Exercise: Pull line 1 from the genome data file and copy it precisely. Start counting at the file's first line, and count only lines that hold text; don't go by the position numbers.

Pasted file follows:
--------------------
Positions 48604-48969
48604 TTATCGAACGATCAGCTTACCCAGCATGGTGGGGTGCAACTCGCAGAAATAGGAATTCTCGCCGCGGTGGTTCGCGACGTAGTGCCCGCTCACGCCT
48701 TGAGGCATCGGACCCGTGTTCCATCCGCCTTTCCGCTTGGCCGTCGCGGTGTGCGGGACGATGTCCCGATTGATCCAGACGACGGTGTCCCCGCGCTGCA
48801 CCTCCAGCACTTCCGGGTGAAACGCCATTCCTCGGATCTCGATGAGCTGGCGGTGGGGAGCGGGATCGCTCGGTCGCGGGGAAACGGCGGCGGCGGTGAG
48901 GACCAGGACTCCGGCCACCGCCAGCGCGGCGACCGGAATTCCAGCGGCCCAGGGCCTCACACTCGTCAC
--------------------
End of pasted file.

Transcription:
Positions 48604-48969